Sufficiency of consultation

15.    Under the Biosecurity Act 1993 (BSA), the Council (and BWP when making recommendations to the Council) is required to be satisfied of the sufficiency of the consultation undertaken.

16.    In considering whether the Council is satisfied that the consultation conducted was sufficient the Council must have regard to the following:

16.1      The scale of the impacts on persons who are likely to be affected by the plan; and

16.2      Whether the persons likely to be affected by the plan or their representatives have already been consulted and, if so, the nature of the consultation; and

16.3      The level of support for, or opposition to, the Proposal from persons who are likely to be affected by it.

17.    In this case, staff consider:

17.1      The scale of the impacts on persons likely to be affected is relatively low, given that the Council is proposing to shift from an occupier responsibility to Council-managed model for possum control and that a discussion with the community on how this programme will be funded will be undertaken as part of the 2024 Long-Term Plan (please see paragraph 21 below).

17.2      The persons likely to be affected by the plan have been consulted, through the public notification and letters sent to 4,500 stakeholders, the receipt of 153 submissions on the proposal, and the opportunity to participate at a public hearing of the submissions; and

17.3      The majority of the submissions received were in support of the Proposal.

Significance and Engagement Policy Assessment

18.    Council considered this Proposal to be significant and directed staff to undertake consultation with the community to ascertain their views.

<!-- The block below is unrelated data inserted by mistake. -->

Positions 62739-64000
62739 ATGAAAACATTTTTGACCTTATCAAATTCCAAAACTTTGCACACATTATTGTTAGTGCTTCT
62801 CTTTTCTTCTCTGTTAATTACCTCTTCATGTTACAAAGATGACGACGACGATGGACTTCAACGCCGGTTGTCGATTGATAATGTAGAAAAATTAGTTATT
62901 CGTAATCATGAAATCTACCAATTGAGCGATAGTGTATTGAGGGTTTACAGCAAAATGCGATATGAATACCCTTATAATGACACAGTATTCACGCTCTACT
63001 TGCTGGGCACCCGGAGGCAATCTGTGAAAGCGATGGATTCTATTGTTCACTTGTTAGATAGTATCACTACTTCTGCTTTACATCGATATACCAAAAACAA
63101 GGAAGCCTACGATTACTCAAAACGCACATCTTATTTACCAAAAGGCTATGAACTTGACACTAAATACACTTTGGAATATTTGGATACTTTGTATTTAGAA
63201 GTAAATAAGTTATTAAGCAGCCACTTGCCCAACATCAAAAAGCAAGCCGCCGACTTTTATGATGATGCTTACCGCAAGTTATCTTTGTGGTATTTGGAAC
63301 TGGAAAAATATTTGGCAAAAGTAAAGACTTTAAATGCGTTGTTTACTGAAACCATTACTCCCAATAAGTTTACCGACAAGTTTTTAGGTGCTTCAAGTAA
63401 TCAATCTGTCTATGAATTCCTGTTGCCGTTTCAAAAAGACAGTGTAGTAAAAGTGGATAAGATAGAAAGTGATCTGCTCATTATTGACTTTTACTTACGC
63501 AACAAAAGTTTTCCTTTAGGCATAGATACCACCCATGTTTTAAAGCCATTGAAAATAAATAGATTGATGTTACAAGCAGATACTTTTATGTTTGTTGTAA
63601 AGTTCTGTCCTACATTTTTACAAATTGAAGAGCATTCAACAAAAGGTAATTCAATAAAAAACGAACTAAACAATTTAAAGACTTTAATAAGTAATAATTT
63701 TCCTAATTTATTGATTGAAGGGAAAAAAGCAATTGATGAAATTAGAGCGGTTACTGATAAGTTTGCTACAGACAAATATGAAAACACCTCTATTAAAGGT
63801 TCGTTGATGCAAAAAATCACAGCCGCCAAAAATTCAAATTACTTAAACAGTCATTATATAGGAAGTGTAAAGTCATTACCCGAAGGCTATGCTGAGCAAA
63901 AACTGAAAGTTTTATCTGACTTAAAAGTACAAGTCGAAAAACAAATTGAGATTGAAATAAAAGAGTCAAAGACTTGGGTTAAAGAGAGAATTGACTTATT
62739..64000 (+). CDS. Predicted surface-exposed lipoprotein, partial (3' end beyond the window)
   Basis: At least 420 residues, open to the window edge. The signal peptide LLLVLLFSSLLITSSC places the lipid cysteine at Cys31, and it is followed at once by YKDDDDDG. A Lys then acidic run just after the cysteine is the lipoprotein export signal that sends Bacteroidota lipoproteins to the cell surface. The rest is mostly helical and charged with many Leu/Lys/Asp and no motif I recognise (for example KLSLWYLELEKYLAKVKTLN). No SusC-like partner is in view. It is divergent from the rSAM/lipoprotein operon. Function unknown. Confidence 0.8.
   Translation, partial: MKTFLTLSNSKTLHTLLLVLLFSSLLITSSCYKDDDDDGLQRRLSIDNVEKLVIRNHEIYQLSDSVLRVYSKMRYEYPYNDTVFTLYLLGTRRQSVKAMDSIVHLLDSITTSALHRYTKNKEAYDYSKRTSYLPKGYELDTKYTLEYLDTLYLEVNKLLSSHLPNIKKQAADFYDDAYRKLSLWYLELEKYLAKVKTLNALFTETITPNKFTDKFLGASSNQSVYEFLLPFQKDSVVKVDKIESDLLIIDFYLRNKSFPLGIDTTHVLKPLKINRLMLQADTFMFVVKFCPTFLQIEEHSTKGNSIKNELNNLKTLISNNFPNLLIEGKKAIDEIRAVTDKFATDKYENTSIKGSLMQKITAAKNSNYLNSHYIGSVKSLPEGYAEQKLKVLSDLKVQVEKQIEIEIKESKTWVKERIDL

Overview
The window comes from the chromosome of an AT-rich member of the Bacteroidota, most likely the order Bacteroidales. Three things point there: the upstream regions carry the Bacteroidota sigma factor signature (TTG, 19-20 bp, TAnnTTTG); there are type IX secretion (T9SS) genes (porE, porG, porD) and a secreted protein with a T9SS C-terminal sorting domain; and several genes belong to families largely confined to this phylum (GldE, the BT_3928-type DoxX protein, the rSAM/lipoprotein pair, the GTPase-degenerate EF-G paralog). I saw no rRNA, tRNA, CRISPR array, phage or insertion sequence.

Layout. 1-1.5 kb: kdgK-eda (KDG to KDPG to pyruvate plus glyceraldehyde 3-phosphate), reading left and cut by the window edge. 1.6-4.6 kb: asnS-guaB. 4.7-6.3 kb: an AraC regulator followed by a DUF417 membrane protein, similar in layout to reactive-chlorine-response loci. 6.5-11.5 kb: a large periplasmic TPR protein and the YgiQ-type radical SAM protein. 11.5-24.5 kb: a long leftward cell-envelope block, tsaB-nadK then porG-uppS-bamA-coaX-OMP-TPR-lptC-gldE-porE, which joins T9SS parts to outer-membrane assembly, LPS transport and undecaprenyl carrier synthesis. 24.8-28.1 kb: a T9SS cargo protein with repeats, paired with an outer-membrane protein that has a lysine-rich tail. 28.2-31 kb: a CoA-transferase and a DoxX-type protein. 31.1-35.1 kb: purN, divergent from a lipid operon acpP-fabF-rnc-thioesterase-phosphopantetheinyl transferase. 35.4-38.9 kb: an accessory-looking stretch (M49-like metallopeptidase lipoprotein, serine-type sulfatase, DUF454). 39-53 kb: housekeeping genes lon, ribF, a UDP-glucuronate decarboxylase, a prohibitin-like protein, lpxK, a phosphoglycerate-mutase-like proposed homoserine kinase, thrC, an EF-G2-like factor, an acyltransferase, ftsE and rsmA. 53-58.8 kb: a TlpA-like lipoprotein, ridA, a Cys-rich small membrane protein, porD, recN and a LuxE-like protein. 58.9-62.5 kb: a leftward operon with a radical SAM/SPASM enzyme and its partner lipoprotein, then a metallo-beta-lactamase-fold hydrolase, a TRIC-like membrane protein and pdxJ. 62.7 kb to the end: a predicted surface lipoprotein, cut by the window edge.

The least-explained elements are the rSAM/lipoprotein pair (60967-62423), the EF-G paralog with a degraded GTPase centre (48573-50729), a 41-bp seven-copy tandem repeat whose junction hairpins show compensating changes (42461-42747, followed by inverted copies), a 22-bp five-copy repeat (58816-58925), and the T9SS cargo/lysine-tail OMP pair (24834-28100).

Engagement with Tāngata Whenua

19.    The BWP, consisting of five councillors and 2 representatives of the Māori Committee, was formed. The purpose of the BWP was to provide recommendations to staff on the development of the Proposal and to advise on how to best to consult with Māori.

20.    When the BWP was formed, there was the intent to provide an update to the Māori Committee, however, due to time constraints this was not possible. As a result, and following advice from the Hawke’s Bay Regional Council’s Māori Partnerships group, the BWP has relied on the guidance of the tāngata whenua members of the Biosecurity Working Party.

Financial and Resource Implications

21.    It should be noted that no Council decisions on new budgets or any revised allocation of costs have been made. These issues will be considered and discussed with the community as part of the 2024 Long-Term Plan (LTP) process. The changes envisioned in this Proposal are enabling but would not be operationalised until the LTP process has been completed and the Revenue and Financing Policy has been consulted upon and final changes adopted by HBRC.

22.    The existing funding split for this programme is 70% targeted rate, 30% general rate. Given the primary benefit of this Proposal is regional biodiversity, it is recommended that the funding split is substantially changed to account for this.  This has been discussed with HBRC and it is proposed that the programme is primarily funded by a general rate (approximately 70%) with a smaller percentage of target rate (approximately 30%) to reflect that there is a greater benefit to biodiversity than to primary production. The funding split for this programme is also subject to the funding analysis required under the Local Government (Rating) Act 2002.

23.    When determining the appropriate cost allocation for this programme HBRC must consider how the costs will be shared amongst:

23.1      Those people who have an interest in the plan.

23.2      Those who benefit from the plan (including collective benefits), and

23.3      Those who contribute to the pest problem and who pose a risk of spreading pests through their activities.

24.    These factors have been considered as part of the development of this Proposal and will continue to be considered under section 100T of the BSA when the funding split is confirmed as part of the review of the Revenue and Financing Policy.  Consultation on the Revenue and Financing Policy review is due to commence in 2023.

Next Steps

25.    Once the Deliberations Report has been received and approved by the BWP, the BWP will then make its recommendations to HBRC to approve the plan for preparation under section 73 of the BSA, including a recommendation of a management agency under section 100 of the BSA.

26.    The BWP will make recommendations to HBRC on the Proposal to make changes to the Regional Pest Management Plan (RPMP). It will also provide a report outlining the proposed decisions, which will be presented to HBRC along with a recommendation that HBRC should be satisfied with the requirements in section 74, being: